Friday, June 27, 2014

'small gods'

"Small Gods" is Terry Pratchett's rather humorous and insightful take on the relationship among gods, religion, and their worshipers.


Pratchett is a humanist, as becomes obvious to anyone reading his critique of gods and religion; but he's also a gifted humorist, as anyone familiar with any of his Discworld novels will know. Set on his fantastical Discworld, "Small Gods" tells the story of the Great God Om, now incarnated as a turtle with only one worshiper. It is a far cry from the days when he appeared as a raging people trampling the infidels.

Problematically for Om, is that as he has diminished, the Church of Om has grown. People flock from all over the region, from among his own people and from among those whom they have conquered, to pay their respects.

The puzzle of how a god can be so well-known and have such a mighty church but have so few actual worshipers is one that will challenge both Om and his simple-minded worshiper, and change the way things work in Omnia.

Like his other Discworld novels, "Small Gods" is a book that satisfies at many levels, and always leaves the thoughtful reader with something to consider, even after multiple readings.


Copyright © 2014 by David Learn. Used with permission.

'maus'

It moght sound odd to say that a graphic novel about the Holocaust is inspiring, but in the case of "Maus" that seems an apt descriptor.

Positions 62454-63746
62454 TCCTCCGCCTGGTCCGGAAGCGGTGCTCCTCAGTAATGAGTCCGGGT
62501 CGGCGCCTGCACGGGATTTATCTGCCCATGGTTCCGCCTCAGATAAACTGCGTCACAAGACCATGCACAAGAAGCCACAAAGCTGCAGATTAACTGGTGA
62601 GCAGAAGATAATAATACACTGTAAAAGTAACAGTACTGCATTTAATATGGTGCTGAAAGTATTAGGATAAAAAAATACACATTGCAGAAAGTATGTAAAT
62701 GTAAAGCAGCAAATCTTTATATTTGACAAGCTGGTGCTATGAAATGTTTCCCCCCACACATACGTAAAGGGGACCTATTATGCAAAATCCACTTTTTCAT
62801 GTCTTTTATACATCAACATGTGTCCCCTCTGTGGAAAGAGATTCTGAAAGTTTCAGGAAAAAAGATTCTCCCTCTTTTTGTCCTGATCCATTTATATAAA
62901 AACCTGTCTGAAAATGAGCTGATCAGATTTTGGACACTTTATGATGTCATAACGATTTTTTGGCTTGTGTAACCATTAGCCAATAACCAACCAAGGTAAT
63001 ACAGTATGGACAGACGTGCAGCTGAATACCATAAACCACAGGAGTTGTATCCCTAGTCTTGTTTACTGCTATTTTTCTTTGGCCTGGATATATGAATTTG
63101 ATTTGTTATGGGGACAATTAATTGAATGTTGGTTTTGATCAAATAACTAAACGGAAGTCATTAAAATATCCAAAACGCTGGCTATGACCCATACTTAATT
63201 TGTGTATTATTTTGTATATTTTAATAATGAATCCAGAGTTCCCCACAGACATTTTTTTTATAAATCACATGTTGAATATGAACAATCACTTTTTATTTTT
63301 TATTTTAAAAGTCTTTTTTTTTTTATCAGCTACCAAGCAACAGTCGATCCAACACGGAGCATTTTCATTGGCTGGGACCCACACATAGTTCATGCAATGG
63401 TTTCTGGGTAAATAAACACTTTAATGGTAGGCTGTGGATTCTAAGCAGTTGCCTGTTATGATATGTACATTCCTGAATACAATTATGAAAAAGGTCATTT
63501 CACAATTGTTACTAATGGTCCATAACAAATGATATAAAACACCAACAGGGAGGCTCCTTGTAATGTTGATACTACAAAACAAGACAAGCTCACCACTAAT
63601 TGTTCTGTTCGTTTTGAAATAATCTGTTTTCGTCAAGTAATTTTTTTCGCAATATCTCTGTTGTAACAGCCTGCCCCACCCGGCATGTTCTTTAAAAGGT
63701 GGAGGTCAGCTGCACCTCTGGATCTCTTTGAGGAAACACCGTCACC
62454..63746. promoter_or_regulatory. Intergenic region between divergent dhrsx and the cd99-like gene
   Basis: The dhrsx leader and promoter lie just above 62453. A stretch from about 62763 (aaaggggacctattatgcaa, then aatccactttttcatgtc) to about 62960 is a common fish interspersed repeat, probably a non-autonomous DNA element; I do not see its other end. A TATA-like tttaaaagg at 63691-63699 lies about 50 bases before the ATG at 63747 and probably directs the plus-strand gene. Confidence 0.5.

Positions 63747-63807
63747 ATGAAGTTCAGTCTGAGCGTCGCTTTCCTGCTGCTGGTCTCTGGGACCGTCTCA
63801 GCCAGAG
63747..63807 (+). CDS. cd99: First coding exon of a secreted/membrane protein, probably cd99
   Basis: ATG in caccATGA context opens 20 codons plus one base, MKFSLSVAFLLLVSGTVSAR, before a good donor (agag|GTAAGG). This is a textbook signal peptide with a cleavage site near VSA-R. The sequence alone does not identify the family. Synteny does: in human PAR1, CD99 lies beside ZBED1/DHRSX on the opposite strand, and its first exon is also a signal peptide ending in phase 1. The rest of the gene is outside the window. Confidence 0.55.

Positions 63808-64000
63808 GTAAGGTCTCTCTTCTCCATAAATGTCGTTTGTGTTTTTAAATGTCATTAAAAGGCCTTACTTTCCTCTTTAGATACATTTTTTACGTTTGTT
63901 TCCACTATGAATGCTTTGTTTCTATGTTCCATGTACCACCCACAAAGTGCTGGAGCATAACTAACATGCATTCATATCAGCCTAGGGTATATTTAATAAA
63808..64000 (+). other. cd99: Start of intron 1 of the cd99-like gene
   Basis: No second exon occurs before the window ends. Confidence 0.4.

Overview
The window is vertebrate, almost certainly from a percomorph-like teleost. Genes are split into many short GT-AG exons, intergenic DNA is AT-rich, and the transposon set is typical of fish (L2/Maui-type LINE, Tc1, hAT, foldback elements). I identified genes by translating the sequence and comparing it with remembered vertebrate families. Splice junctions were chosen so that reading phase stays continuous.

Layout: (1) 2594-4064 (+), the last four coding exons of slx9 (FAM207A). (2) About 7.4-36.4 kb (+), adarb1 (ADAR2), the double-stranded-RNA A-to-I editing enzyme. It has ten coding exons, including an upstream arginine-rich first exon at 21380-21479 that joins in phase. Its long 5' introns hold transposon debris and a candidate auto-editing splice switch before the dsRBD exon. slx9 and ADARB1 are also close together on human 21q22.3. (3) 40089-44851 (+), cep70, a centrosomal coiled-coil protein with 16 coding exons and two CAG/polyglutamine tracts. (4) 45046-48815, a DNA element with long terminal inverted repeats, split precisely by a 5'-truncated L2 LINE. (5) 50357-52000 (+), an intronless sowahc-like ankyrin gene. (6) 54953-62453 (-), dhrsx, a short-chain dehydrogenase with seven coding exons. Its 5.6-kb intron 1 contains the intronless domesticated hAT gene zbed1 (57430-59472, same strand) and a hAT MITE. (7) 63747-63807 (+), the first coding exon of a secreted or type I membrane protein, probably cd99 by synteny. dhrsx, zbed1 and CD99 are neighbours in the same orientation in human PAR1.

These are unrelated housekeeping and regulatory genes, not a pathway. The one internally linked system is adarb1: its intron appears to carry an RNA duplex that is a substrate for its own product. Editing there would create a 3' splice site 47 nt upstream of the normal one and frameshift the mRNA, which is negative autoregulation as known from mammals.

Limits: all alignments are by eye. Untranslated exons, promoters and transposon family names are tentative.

"Maus" is a Pulitzer-winning account of Vladek Spiegelman in the years leading up to World War II and the Holocaust. Interwoven with the story is the tale of the hero's twilight years, where he has become a bitter and difficult old man, and his son, the comic book writer and artist Art Spiegelman, tries to bridge the gap between the two of them by trying to understand his father's experiences.

Vladek Spiegelman makes no claims that he and his wife survived the Holocaust because of any special merit on their part, but his story shows a man who seized opportunity when he could. He used those opportunities not only to keep himself alive, but also to give hope and assistance to other Jews during the darkest period of the 20th century.

And while Vladek's story conveys much misery and loss, it ends on the happy note of reunification, as he finds his wife after the war has ended, and the two are able to start a new family.

The younger Spiegelman at times uses the narrative to offer commentary on the medium he's telling it in, and even expresses doubts as to whether the book adds anything of value to Holocaust literature. To that, I'd have to add my own unequivocal "yes." Although "Maus" chronicles the same horror found in books like "Night" and movies like "Night and Holocaust," it also expresses something about the resilience of the human spirit.

For all the horror and nightmare of the Holocaust and other periods where we give way to hatred and fear, and the other woes released from Pandora's box, "Maus" reminds us that hope also is at loose in the world, and cannot be extinguised even by the likes of Hitler and those who support them.



Copyright © 2014 by David Learn. Used with permission.